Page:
Ode to a Cool Cat

a feline original.

“There are two means of refuge from the miseries of life: music and cats.”

-Albert Schweitzer

This cat. The one and only Fluffy, so named by my 6 year-old sister and my 8 year-old self, was one in a million. Just a baby when we got her; she was snowy white, skinny, and, yes, fluffy all over. She was alternately Tigger-bouncy and Pooh-snuggly. I use the Winnie-the-Pooh analogy very deliberately because for the next 16 years, I was her (Christopher) Robin and she was my Pooh. She was my Peace.

She slept on my chest at night from the start. Even when she reached her adult weight of 16 pounds, every night she purred me to sleep. I’ve yet to find a better sleep aid than breathing to the rhythm of that cat’s contented purr.

She learned to fetch a little foil ball. Her  Scooby-Doo skids when she hit the wood floor –they were as comical when I was 18 as when I was 8.

She internalized our school schedule-from 3rd grade through college. My mom said that about 30 minutes before my sister and I were due home, she’d leave her window perch in the sun and start lurking at the front door. We were always greeted, not with the aloof “what’s your name again?” attitude that the uninitiated project onto cats, but to an almost puppy-like joy, with more purrs, meows, and an unapologetic “where the HELL have you been?” (yes, I speak Cat).

If I was getting yelled at, there appeared  my snow-white protector, slinking around my ankles and wailing in protest. A lot of arguments would end in giggles because you just had to laugh at her bravado.

She listened to thousands of hours of my guitar-playing and singing. I was Linda Ronstadt, Stevie Nicks, Karla Bonoff, and Bonnie Raitt-she was my audience of thousands.

She snoozed at my side while I read every book I could get my hands on. By my teenage years I was chain-smoking as I read–she never complained. Though it’s possible I saw a haughty glare more than once when the room got too foggy.

When I cried, there she was, nudging at me and then nestling in for the duration. When I didn’t understand anything, she exemplified  unconditional love — by way of  just being there and doing her old-soul Fluffy thing.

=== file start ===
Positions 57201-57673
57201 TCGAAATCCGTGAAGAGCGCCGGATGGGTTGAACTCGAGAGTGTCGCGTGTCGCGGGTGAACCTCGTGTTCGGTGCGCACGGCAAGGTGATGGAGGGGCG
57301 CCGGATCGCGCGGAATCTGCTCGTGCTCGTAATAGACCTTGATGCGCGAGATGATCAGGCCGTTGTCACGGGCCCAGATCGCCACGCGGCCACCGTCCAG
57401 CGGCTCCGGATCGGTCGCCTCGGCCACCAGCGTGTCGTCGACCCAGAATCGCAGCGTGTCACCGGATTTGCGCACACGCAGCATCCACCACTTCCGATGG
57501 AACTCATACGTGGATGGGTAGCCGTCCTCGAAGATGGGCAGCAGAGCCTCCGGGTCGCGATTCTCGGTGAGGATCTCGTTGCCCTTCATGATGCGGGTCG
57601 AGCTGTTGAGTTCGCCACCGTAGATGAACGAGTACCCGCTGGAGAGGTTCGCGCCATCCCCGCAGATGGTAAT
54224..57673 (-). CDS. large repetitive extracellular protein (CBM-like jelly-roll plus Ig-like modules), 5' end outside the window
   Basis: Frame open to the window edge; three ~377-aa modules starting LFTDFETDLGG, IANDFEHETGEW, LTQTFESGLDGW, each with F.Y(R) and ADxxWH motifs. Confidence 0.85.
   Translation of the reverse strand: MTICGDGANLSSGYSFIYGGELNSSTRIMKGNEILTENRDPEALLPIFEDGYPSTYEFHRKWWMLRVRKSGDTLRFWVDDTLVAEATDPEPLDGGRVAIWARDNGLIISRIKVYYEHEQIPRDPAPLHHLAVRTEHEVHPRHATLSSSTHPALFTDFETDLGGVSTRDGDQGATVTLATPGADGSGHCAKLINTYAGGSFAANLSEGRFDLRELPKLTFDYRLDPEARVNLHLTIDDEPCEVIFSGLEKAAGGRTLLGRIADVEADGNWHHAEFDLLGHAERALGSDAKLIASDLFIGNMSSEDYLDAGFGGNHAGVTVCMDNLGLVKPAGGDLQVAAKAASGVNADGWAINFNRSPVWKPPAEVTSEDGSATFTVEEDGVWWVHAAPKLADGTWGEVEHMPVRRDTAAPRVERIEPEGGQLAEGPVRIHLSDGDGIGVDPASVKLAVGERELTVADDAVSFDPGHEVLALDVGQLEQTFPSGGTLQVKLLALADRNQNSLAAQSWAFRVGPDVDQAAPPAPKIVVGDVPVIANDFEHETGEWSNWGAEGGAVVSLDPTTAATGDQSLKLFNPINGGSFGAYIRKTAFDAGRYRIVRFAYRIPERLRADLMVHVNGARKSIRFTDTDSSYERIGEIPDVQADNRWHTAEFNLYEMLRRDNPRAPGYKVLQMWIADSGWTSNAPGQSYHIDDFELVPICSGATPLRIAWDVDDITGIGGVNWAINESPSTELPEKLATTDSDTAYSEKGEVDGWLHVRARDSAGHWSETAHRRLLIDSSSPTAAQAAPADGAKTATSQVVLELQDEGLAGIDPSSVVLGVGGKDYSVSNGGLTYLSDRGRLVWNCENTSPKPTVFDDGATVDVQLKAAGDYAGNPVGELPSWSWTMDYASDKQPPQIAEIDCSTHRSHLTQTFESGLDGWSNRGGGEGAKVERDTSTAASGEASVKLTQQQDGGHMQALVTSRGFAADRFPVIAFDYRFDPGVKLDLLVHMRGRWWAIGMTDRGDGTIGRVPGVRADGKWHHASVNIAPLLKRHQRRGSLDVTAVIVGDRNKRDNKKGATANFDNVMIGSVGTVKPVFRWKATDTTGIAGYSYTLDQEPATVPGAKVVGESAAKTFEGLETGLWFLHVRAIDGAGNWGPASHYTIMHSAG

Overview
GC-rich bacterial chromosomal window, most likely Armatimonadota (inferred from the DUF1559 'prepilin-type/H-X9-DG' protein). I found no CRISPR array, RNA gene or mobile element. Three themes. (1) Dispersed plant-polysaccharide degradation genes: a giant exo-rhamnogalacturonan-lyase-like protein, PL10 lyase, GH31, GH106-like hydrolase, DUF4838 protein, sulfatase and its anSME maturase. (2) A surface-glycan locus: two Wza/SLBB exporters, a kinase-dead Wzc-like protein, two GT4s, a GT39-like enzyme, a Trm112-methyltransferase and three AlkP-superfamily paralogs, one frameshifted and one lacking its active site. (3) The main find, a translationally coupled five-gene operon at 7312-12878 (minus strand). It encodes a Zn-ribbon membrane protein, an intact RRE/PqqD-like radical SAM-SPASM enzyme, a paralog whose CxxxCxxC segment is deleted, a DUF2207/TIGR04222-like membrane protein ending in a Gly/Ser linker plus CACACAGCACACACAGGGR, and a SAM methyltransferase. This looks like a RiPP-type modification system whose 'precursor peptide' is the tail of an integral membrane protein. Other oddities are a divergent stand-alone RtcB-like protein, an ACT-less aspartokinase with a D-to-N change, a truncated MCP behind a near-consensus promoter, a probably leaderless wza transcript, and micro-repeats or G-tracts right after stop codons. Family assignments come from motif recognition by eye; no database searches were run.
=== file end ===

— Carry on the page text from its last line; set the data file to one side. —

This cat, this best friend in white fur, was one-of-a-kind.  She was Peace on four paws.

Her illness was very brief, for which I was grateful. She was an indoor cat who was allowed to go out and play, so she contracted Feline Leukemia. Fortunately again, she didn’t become ill until she had lived a good long life.

My only regret? When the time came to let her go, I didn’t know that I would have been allowed to stay with her for the end procedure. I did say my goodbyes and “thank yous” in the exam room, but left when the doc came in to take her back.  I would have eased her through myself  if I’d known I could.  So for future reference, pet companions: pass that info along to your kids so they can be informed.  Now, if  it should come to an assisted end for Daryl the Wonder Cat or Chloe the Hut (in the hopefully VERY distant future), I’ll also be able to use Reiki to help them along.

Today’s tribute is brought to you by Our Companions Animal Sanctuary*, to which a donation was made in my childhood companion’s name.

Peace, friends.

Pounce in Heavenly Peace, Fluffy.

*I encourage you to click the Our Companions link on the right to see the great work they’re doing.

6 thoughts on “Ode to a Cool Cat

  1. Not only can you stay with your beloved pet through the end, there are services that come to you and help you and your pet through this sad and difficult time in the familiarity and comfort of your own home…much less ominous than a vet’s office which is usually already traumatic for pets. and you can hold your pet the entire time. Thank you for sharing your story


  2. I actually had the opportunity to help a sick stray this past week. He was at my school, meowing like crazy, very approachable and affectionate, and starving. He was a young orange tabby with beautiful amber eyes. My fellow teachers took up a veterinary collection, another one brought a carrier out of her classroom, and I volunteered to take him home, have him vetted, and find him a home. Unfortunately, the Vet gave me very sad news-the little boy was so sick with Feline Leukemia that he had hardly a red blood cell left. So I made the tough decision that no one wants to make.

    I stayed with the little guy, stroked him, and talked to him as the gentle Vet did what he needed to do. The brave kitten purred his way to the next life, and I felt like I not only helped him, but my own childhood friend, who no doubt was there to meet this no longer sick and bedraggled orange kitten. It was a tough day, but somehow healing at the same time, if that makes any sense.


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